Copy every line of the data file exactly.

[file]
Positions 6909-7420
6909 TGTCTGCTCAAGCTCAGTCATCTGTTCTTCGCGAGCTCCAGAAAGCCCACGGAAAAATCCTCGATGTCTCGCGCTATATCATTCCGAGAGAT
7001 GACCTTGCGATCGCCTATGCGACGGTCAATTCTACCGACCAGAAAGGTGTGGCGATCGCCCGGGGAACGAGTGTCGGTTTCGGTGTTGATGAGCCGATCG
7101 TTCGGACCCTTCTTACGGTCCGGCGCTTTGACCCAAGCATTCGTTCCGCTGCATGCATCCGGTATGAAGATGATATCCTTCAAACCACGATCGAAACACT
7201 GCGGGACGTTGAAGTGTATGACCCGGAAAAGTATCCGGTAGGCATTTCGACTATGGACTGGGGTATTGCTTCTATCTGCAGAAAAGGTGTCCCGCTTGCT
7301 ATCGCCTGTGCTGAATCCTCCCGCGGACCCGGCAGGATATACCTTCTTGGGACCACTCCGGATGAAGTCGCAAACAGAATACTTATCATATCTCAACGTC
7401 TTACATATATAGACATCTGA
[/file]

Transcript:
Positions 6909-7420
6909 TGTCTGCTCAAGCTCAGTCATCTGTTCTTCGCGAGCTCCAGAAAGCCCACGGAAAAATCCTCGATGTCTCGCGCTATATCATTCCGAGAGAT
7001 GACCTTGCGATCGCCTATGCGACGGTCAATTCTACCGACCAGAAAGGTGTGGCGATCGCCCGGGGAACGAGTGTCGGTTTCGGTGTTGATGAGCCGATCG
7101 TTCGGACCCTTCTTACGGTCCGGCGCTTTGACCCAAGCATTCGTTCCGCTGCATGCATCCGGTATGAAGATGATATCCTTCAAACCACGATCGAAACACT
7201 GCGGGACGTTGAAGTGTATGACCCGGAAAAGTATCCGGTAGGCATTTCGACTATGGACTGGGGTATTGCTTCTATCTGCAGAAAAGGTGTCCCGCTTGCT
7301 ATCGCCTGTGCTGAATCCTCCCGCGGACCCGGCAGGATATACCTTCTTGGGACCACTCCGGATGAAGTCGCAAACAGAATACTTATCATATCTCAACGTC
7401 TTACATATATAGACATCTGA